Here’s a look at recent tax-related happenings on the Hill, which includes the House adjourning without tax legislation, but passing the Protect Small Business and Prevent Illicit Financial Activity Act.
Lately on the Hill
The House of Representatives adjourned last week without prioritizing passage of tax legislation, including the bipartisan supported extensions for Section 174 deductibility of research and experimental expenditures, §163(j) addback for depreciation and amortization, and §168(k) 100% bonus depreciation. Possible vehicles to attach such legislation have narrowed to appropriations legislation due January 19 and February 2, the United States-Taiwan Expedited Double-Tax Relief Act, or the FAA Reauthorization Act. With election season coming into full swing early next year, it is possible no significant tax legislation will be passed before the November elections if not included in one of these early 2024 legislative vehicles. Furthermore, with the passing of the 2023 tax year, the appetite for retroactive applicability of these tax provisions could dwindle, especially for bonus depreciation, which loses its heightened capital investment incentive after December 31, 2023.
The House did pass the Protect Small Business and Prevent Illicit Financial Activity Act right before leaving for the holidays. The bill would adjust the new requirements for small companies to report beneficial ownership information, taking effect January 1, 2024. The legislation extends the deadline one year for existing companies to file from January 1, 2025 to January 1, 2026; new companies formed after January 1, 2024, including those formed beyond 2024, would have 90 days to file required reports (an increase from 30 days, although the Financial Crimes Enforcement Network (FinCEN) has already issued an amendment to 90 days); and changes in ownership could be reported in 90 days (increase from 30 days). Furthermore, the bill disallows FinCEN from issuing guidance or establishing rules allowing companies to not file a report due to the inability to obtain the required information. The Senate has not yet taken up the measure.
The House Oversight Subcommittee held a hearing concerning the tax-exempt sector and its effect on American politics. In his opening statement, Chairman David Schweikert (R-AZ) asserted “large sums of money, to the tune of millions of dollars, [are] flowing from foreign nationals into U.S.-based 501(c)(3)s and 501(c)(4)s, which then have directed these funds into influencing American politics. While U.S. law makes it illegal for foreign nationals to donate directly to U.S. candidates for office, it seems that these actors have found a loophole. This should raise eyebrows for all Americans.” Witnesses testified that the Form 990 does not require public identification of foreign donors by tax-exempt organizations engaged in political activity and may use the anonymity to influence advocacy campaigns without the public’s knowledge.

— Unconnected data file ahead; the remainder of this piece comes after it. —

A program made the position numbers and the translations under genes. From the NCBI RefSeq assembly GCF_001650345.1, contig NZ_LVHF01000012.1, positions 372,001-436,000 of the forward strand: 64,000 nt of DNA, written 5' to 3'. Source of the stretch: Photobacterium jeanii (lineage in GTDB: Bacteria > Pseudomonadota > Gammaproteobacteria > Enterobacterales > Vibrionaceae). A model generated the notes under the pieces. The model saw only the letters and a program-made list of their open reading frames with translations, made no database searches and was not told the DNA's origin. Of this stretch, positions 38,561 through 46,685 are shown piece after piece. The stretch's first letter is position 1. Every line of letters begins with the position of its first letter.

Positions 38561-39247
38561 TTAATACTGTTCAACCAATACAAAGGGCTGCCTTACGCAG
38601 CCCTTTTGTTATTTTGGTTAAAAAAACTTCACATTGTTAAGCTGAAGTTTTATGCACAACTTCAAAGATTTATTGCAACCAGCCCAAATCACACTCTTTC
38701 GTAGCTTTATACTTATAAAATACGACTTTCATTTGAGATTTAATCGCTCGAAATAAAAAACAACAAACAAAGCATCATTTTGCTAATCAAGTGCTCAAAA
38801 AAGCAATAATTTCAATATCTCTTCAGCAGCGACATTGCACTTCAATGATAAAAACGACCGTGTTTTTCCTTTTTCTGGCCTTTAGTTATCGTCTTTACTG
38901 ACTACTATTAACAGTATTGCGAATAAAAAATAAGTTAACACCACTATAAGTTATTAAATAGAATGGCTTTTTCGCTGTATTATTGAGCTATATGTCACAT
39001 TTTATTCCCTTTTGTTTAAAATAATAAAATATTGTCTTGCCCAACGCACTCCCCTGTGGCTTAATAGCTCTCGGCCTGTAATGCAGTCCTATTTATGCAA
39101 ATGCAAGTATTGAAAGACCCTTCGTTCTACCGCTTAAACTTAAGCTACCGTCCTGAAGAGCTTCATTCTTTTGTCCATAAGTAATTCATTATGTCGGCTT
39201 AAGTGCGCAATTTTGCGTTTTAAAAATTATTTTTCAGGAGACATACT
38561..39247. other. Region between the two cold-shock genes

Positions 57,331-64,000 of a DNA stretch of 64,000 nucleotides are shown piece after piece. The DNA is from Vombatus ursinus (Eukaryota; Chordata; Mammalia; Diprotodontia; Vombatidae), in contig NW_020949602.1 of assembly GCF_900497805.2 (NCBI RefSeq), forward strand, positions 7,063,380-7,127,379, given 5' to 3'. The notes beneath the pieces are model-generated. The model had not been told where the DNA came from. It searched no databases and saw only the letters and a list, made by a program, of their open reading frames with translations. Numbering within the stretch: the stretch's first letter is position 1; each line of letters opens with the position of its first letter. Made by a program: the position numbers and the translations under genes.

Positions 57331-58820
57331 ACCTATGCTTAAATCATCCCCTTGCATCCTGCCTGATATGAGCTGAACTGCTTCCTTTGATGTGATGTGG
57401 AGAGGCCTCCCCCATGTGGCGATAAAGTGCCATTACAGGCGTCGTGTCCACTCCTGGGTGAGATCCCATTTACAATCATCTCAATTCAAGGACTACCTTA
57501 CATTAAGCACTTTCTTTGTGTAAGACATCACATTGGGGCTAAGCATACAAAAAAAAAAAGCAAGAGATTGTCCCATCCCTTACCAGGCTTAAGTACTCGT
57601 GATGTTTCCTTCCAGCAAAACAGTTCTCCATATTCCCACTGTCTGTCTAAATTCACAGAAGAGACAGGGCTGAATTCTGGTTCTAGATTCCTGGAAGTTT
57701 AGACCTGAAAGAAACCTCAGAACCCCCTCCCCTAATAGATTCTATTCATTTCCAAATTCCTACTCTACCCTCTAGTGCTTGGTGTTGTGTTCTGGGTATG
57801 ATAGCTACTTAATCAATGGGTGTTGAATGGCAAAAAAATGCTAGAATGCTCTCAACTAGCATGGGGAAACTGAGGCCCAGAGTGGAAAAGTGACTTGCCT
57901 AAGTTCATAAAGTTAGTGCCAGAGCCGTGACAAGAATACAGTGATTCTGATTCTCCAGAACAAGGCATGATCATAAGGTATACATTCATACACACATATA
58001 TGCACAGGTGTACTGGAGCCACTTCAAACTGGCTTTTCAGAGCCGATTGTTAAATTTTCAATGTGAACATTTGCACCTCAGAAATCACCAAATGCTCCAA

In a press release1 from the Affordable Housing Tax Credit Coalition, the group claims a bipartisan makeup of 200 representatives and 30 senators have pledged their support for the Affordable Housing Credit Improvement Act of 2023, which is quickly gaining momentum among legislators. The Act seeks to “expand and strengthen the Low-Income Housing Tax Credit, the nation’s primary tool for financing the development and preservation of affordable rental housing.”
- In a summary opinion, the Tax Court held that a wrongful termination settlement claim should have been included in gross income because it did not apply to personal physical injury or illness under §104(a)(2). The court contemplated that even if the payment was compensation for medical expenses, the petitioner did not establish that they incurred such expenses in excess of already claimed medical deductions from which they already received a tax benefit. (Quevy v. Commissioner)
- The Tax Court upheld the IRS’ notice of deficiency issued to petitioner for improper reporting of income. The petitioner received a lawsuit settlement related to their common stock interest that had been canceled under a “squeeze-out” merger occurring three years prior. The parties agreed that the proceeds related to the sale of stock; however, they disagreed with the IRS’ determination that $31 million of interest should have been imputed under §483(b) since the sale occurred several years earlier. The petitioner had originally reported the full amount of $191 million as long-term capital gains. (Berwind, et al. v. Commissioner)
- The Ninth Circuit Court of Appeals upheld the Tax Court’s decision in Rogerson v. Commissioner, finding that the court did not err in its application of material participation requirements under §469. The Tax Court had reasoned that the petitioner’s “ability to respond to detailed inquiries so quickly shows his detailed knowledge of every aspect of the business. Indeed, many of [petitioner’s] communications reflect first-hand experience with [company’s] employees, customers, and products that extends far beyond what could have been acquired by a passive investor.” The petitioner’s rebuttal to the Tax Court’s ruling was that his participation in the company “did not require much of [petitioner’s] time.” The Circuit Court pointed out that the applicable code section “does not impose a minimal-hours requirement to find that a taxpayer’s participation is material, only that the participation be regular, continuous, and substantial.” (Michael Rogerson v. CIR, No. 22-70209)